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Article: A systematic approach to novel virus discovery in emerging infectious disease outbreaks

TitleA systematic approach to novel virus discovery in emerging infectious disease outbreaks
Authors
Issue Date2015
PublisherAmerican Society for Investigative Pathology. The Journal's web site is located at http://jmd.amjpathol.org
Citation
The Journal of Molecular Diagnostics, 2015, v. 17 n. 3, p. 230-241 How to Cite?
AbstractThe discovery of novel viruses is of great importance to human health - both in the setting of emerging infectious disease outbreaks and in disease syndromes of unknown etiology. Despite the recent proliferation of many efficient virus discovery methods, careful selection of a combination of methods is important to demonstrate a novel virus, its clinical associations, and its relevance in a timely manner. The identification of a patient or an outbreak with distinctive clinical features and negative routine microbiological workup is often the starting point for virus hunting. This review appraises the roles of culture, electron microscopy, and nucleic acid detection-based methods in optimizing virus discovery. Cell culture is generally slow but may yield viable virus. Although the choice of cell line often involves trial and error, it may be guided by the clinical syndrome. Electron microscopy is insensitive but fast, and may provide morphological clues to choice of cell line or consensus primers for nucleic acid detection. Consensus primer PCR can be used to detect viruses that are closely related to known virus families. Random primer amplification and high-throughput sequencing can catch any virus genome but cannot yield an infectious virion for testing Koch postulates. A systematic approach that incorporates carefully chosen combinations of virus detection techniques is required for successful virus discovery. © 2015 American Society for Investigative Pathology and the Association for Molecular Pathology.
Persistent Identifierhttp://hdl.handle.net/10722/211849
ISSN
2015 Impact Factor: 5.201
2015 SCImago Journal Rankings: 2.514
ISI Accession Number ID

 

DC FieldValueLanguage
dc.contributor.authorSridhar, S-
dc.contributor.authorTo, KKW-
dc.contributor.authorChan, JFW-
dc.contributor.authorLau, SKP-
dc.contributor.authorWoo, PCY-
dc.contributor.authorYuen, KY-
dc.date.accessioned2015-07-21T02:13:28Z-
dc.date.available2015-07-21T02:13:28Z-
dc.date.issued2015-
dc.identifier.citationThe Journal of Molecular Diagnostics, 2015, v. 17 n. 3, p. 230-241-
dc.identifier.issn1525-1578-
dc.identifier.urihttp://hdl.handle.net/10722/211849-
dc.description.abstractThe discovery of novel viruses is of great importance to human health - both in the setting of emerging infectious disease outbreaks and in disease syndromes of unknown etiology. Despite the recent proliferation of many efficient virus discovery methods, careful selection of a combination of methods is important to demonstrate a novel virus, its clinical associations, and its relevance in a timely manner. The identification of a patient or an outbreak with distinctive clinical features and negative routine microbiological workup is often the starting point for virus hunting. This review appraises the roles of culture, electron microscopy, and nucleic acid detection-based methods in optimizing virus discovery. Cell culture is generally slow but may yield viable virus. Although the choice of cell line often involves trial and error, it may be guided by the clinical syndrome. Electron microscopy is insensitive but fast, and may provide morphological clues to choice of cell line or consensus primers for nucleic acid detection. Consensus primer PCR can be used to detect viruses that are closely related to known virus families. Random primer amplification and high-throughput sequencing can catch any virus genome but cannot yield an infectious virion for testing Koch postulates. A systematic approach that incorporates carefully chosen combinations of virus detection techniques is required for successful virus discovery. © 2015 American Society for Investigative Pathology and the Association for Molecular Pathology.-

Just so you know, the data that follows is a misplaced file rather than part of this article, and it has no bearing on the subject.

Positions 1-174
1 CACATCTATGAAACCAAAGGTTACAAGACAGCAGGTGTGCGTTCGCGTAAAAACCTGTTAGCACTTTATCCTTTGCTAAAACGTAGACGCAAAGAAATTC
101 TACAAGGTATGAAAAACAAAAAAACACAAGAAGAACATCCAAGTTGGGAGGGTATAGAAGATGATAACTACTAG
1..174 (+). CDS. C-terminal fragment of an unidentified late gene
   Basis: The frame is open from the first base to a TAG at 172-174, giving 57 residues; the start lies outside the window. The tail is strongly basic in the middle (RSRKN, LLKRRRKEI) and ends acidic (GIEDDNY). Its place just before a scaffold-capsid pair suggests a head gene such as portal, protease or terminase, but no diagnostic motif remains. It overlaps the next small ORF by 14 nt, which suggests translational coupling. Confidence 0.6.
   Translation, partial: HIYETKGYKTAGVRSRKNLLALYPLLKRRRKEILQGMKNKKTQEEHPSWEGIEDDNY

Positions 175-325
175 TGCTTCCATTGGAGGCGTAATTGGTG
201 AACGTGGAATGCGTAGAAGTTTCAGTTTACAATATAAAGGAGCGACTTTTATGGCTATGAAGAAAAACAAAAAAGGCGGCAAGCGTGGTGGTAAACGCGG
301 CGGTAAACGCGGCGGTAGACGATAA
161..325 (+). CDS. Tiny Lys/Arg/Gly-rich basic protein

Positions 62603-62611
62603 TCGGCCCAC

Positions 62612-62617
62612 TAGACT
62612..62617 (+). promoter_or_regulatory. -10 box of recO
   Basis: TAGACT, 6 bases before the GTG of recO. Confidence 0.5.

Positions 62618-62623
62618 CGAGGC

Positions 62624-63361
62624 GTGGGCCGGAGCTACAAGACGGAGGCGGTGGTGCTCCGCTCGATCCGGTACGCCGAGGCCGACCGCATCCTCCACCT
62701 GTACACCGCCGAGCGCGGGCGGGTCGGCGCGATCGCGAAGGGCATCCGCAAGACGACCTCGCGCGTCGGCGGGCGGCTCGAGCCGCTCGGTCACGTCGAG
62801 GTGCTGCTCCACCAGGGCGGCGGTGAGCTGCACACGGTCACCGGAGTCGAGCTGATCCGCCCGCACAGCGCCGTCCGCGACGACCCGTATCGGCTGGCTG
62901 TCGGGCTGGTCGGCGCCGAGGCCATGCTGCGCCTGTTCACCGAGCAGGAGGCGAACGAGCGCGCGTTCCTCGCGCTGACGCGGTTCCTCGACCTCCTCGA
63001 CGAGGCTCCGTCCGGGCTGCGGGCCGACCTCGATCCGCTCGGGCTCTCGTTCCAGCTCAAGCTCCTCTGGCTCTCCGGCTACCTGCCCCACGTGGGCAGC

dc.languageeng-
dc.publisherAmerican Society for Investigative Pathology. The Journal's web site is located at http://jmd.amjpathol.org-
dc.relation.ispartofThe Journal of Molecular Diagnostics-
dc.titleA systematic approach to novel virus discovery in emerging infectious disease outbreaks-
dc.typeArticle-
dc.identifier.emailSridhar, S: sid8998@hku.hk-
dc.identifier.emailTo, KKW: kelvinto@hkucc.hku.hk-
dc.identifier.emailChan, JFW: jfwchan@hku.hk-
dc.identifier.emailLau, SKP: skplau@hkucc.hku.hk-
dc.identifier.emailWoo, PCY: pcywoo@hkucc.hku.hk-
dc.identifier.emailYuen, KY: kyyuen@hkucc.hku.hk-
dc.identifier.authorityTo, KKW=rp01384-
dc.identifier.authorityChan, JFW=rp01736-
dc.identifier.authorityLau, SKP=rp00486-
dc.identifier.authorityWoo, PCY=rp00430-
dc.identifier.authorityYuen, KY=rp00366-
dc.identifier.doi10.1016/j.jmoldx.2014.12.002-
dc.identifier.pmid25746799-
dc.identifier.scopuseid_2-s2.0-84928112811-
dc.identifier.hkuros245621-
dc.identifier.volume17-
dc.identifier.issue3-
dc.identifier.spage230-
dc.identifier.epage241-
dc.identifier.isiWOS:000353843900003-
dc.publisher.placeUnited States-

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